- Knocking out weeds early not only helps extend limited supplies of irrigation water, but, it can also help protect newly-planted pistachio trees from the deadly threat of false chinch bug.
Getting the jump on weeds early in the season is especially critical for pistachio growers in a dry year like this. Knocking out weeds now will not only help extend limited supplies of irrigation water, but, it can also help protect newly-planted pistachio trees from the deadly threat of false chinch bug.
Trees with cardboard trunk guards are particularly vulnerable, since these guards shelter the bugs during the day. Their feeding can cause young trees to wilt and die. On older trees this can cause leaves to drop.
False chinch bugs can occur in high numbers on weeds in or next to pistachio orchards. Only about .12 inches or 3 mm long, the adult false chinch bug is gray to light brown in color and looks somewhat like a small lygus bug. The nymph is gray with a reddish brown abdomen.
The eggs are laid randomly on the soil or within soil cracks near weeds. The false chinch bug spends the winter primarily in the nymph stage on weeds. Although this pest can move into pistachio trees in the fall, the most serious infestations occur in the spring. As weeds dry or are destroyed, the nymphs and maybe some adults migrate to the trees in early morning or evening where they feed.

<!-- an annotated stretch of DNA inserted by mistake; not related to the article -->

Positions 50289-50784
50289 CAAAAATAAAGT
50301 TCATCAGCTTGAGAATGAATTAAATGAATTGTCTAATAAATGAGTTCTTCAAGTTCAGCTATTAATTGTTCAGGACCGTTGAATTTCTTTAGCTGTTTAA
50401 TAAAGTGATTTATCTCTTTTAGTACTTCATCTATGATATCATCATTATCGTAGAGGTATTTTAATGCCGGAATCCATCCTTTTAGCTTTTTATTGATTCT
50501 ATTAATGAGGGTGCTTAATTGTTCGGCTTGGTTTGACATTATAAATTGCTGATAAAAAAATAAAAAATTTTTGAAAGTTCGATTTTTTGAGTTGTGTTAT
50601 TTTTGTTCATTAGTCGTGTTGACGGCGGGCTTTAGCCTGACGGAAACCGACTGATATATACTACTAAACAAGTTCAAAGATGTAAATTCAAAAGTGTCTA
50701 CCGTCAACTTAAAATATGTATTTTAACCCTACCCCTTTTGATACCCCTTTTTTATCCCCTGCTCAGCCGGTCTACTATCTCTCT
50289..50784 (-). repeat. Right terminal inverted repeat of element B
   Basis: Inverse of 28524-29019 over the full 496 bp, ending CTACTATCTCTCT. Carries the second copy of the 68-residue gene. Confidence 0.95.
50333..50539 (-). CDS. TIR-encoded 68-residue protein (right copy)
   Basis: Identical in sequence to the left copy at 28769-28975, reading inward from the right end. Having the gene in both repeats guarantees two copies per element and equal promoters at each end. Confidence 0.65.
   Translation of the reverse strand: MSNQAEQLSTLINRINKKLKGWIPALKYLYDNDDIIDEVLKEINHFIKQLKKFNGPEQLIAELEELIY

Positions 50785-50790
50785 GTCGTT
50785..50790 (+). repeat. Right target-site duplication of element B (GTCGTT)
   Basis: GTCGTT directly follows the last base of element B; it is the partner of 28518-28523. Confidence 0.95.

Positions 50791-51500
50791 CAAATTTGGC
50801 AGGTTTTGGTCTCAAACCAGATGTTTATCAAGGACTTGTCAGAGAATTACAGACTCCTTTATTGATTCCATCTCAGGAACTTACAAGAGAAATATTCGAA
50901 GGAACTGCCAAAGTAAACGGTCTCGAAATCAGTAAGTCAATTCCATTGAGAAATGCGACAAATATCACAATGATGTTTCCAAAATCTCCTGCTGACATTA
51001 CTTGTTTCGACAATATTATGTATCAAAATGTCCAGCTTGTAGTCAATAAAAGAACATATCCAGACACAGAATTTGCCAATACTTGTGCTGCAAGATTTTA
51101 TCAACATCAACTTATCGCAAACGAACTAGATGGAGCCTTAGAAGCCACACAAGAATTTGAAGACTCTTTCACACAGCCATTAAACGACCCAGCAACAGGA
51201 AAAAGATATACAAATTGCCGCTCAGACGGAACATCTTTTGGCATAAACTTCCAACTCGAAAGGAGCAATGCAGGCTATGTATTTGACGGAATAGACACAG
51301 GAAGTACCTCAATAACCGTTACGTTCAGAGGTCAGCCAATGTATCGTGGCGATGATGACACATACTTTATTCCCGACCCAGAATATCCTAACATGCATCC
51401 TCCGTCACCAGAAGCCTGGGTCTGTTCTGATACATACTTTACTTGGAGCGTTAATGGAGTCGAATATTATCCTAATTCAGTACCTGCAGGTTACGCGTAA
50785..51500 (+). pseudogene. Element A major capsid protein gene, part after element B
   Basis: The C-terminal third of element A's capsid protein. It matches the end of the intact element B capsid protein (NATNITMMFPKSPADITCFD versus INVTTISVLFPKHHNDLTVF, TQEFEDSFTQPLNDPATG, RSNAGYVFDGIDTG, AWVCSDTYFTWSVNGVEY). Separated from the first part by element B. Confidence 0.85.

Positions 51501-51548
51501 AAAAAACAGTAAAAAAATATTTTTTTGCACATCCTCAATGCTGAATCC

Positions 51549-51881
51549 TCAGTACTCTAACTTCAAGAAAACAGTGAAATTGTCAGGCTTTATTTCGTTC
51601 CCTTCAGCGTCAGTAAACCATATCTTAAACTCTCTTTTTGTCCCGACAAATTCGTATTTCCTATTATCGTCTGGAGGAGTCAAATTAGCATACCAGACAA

Although wild mustard, wild radish and shepherd's-purse can serve as hosts, false chinch bugs prefer London rocket and spotted spurge. “When these weeds dry, the chinch bugs can roar out onto your young budded trees and kill them with the toxin associated with their mass feeding,” says Bob Beede, University of California Cooperative Extension farm advisor, emeritus, in his April Task List for Pistachios newsletter.
The UC IPM guidelines recommend treating newly-planted trees, if bugs are numerous enough to cause wilting. Treat either in the evening or early morning when chinch bugs are active. Information on treating this pest with a permethrin insecticide is available at www.ipm.ucdavis.edu.
Also, Beede points out, it’s important to target your weed control program at lygus and stinkbug hosts, such as clovers, Russian thistle and birdsfoot trefoil. Grasses are not hosts for lygus.